From this decree, the defendants, Morrison and wife, have prayed and perfected their appeal to this Court and filed four assignments of error as follows:

1. "The Court erred in holding that: `The northeast corner is designated as a bois d'arc tree which is still there and is agreed to be the tree spoken of in the deed.' 2. The Court erred in holding that: The building caused to be erected by Morrison or any part thereof, is located on the land of William D. Jones and wife, Ozella Jones. 3. The Court erred in holding that: Morrison encroached wilfully and intentionally, or at least in such a reckless manner as to amount to a wilful and intentional encroachment. 4. The opinion of the Court and the decree do not agree."

It is not necessary for us to burden this opinion with a summary of all of the evidence in the case, but one outstanding fact is that the descriptive calls in both the Jones deed and the Morrison deed mention the bois d'arc tree as being the southern terminus of Jones' eastern boundary and the northern terminus of Morrisons' eastern boundary.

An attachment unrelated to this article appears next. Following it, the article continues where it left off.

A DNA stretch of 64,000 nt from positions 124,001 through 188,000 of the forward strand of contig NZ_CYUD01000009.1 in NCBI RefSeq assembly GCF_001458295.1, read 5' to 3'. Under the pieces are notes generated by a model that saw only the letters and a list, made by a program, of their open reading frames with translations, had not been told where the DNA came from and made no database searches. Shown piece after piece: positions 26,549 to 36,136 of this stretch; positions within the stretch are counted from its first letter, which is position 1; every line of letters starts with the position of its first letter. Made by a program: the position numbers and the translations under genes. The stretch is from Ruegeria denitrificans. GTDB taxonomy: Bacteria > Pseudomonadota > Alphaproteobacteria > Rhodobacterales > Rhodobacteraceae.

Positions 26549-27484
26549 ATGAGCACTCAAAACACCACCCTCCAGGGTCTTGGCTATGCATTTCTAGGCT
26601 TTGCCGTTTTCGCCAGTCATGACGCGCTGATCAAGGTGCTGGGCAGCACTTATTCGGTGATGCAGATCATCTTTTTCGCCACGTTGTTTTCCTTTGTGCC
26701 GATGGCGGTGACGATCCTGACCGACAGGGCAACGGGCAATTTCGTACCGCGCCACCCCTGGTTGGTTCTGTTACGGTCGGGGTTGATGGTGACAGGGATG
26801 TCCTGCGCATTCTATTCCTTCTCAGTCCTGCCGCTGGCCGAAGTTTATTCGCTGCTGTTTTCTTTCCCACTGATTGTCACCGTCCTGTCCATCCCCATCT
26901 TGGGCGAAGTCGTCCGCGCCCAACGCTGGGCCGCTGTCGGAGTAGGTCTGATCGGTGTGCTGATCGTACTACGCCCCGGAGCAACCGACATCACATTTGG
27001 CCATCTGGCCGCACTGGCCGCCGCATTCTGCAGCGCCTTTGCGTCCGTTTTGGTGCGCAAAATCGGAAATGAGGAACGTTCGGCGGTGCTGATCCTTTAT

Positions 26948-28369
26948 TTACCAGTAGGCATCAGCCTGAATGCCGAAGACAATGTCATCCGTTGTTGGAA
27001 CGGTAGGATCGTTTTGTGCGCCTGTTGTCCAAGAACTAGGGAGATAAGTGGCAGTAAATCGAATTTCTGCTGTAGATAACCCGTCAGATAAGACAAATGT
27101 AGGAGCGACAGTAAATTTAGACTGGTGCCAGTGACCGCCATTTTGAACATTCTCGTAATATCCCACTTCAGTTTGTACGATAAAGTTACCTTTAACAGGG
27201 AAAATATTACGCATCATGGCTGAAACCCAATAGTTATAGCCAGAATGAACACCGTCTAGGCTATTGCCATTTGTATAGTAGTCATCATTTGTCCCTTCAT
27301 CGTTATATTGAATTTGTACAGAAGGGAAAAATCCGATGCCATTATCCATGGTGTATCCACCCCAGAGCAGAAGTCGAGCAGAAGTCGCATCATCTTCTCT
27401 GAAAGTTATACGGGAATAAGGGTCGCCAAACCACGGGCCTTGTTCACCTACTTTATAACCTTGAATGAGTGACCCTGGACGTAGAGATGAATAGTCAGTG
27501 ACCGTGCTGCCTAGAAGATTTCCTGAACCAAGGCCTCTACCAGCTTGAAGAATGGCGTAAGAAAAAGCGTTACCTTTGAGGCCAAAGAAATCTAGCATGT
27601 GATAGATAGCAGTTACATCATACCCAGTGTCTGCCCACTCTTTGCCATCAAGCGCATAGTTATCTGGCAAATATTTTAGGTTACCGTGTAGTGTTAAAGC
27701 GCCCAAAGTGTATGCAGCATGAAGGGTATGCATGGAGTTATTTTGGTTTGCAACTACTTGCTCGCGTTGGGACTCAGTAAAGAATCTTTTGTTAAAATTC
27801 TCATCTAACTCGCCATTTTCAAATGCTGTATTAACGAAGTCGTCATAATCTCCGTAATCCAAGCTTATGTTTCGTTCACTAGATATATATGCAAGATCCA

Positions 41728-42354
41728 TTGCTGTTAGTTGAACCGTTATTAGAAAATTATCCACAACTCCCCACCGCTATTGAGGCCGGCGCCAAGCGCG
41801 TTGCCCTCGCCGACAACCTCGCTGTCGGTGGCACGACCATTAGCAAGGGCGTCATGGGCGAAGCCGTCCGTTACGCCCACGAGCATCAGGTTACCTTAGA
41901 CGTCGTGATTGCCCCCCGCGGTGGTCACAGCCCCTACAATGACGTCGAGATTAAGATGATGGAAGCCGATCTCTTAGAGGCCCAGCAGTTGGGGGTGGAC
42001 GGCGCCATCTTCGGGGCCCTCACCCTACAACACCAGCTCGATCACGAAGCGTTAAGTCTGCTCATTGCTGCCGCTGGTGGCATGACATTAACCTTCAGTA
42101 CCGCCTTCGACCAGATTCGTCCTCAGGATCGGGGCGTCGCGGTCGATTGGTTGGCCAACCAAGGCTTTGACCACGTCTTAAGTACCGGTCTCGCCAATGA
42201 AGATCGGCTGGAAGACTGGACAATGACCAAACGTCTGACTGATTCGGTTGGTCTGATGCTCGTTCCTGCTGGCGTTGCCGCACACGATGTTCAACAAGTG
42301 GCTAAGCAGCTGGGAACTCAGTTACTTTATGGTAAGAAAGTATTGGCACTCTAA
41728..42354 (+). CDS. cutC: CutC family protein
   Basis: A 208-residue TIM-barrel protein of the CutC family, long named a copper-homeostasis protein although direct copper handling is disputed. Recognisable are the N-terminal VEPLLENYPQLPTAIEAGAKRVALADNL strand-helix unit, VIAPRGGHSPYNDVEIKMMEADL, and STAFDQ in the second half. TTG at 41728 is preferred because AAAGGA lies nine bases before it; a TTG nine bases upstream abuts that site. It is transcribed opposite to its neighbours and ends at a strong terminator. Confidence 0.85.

However, this bois d'arc tree is actually 86 feet from Edison Street instead of 79 feet, as called for in the Jones' deed, and is actually 207½ feet from College Street, instead of 210 feet, as called for in the Morrison deed. It is this discrepancy in distances which is the root of this unfortunate controversy.

This makes the case a classic example of necessity for application of the rule that courses and distances must yield to natural monuments, as was held by this Court in Minor v. Belk (1962), 50 Tenn. App. 213, 360 S.W.2d 477; Doss v. Tennessee Products & Chemical Corp. (1960), 47 Tenn. App. 577, 340 S.W.2d 923; Montgomery v. Nicely (1956), 42 Tenn. App. 223, 301 S.W.2d 379.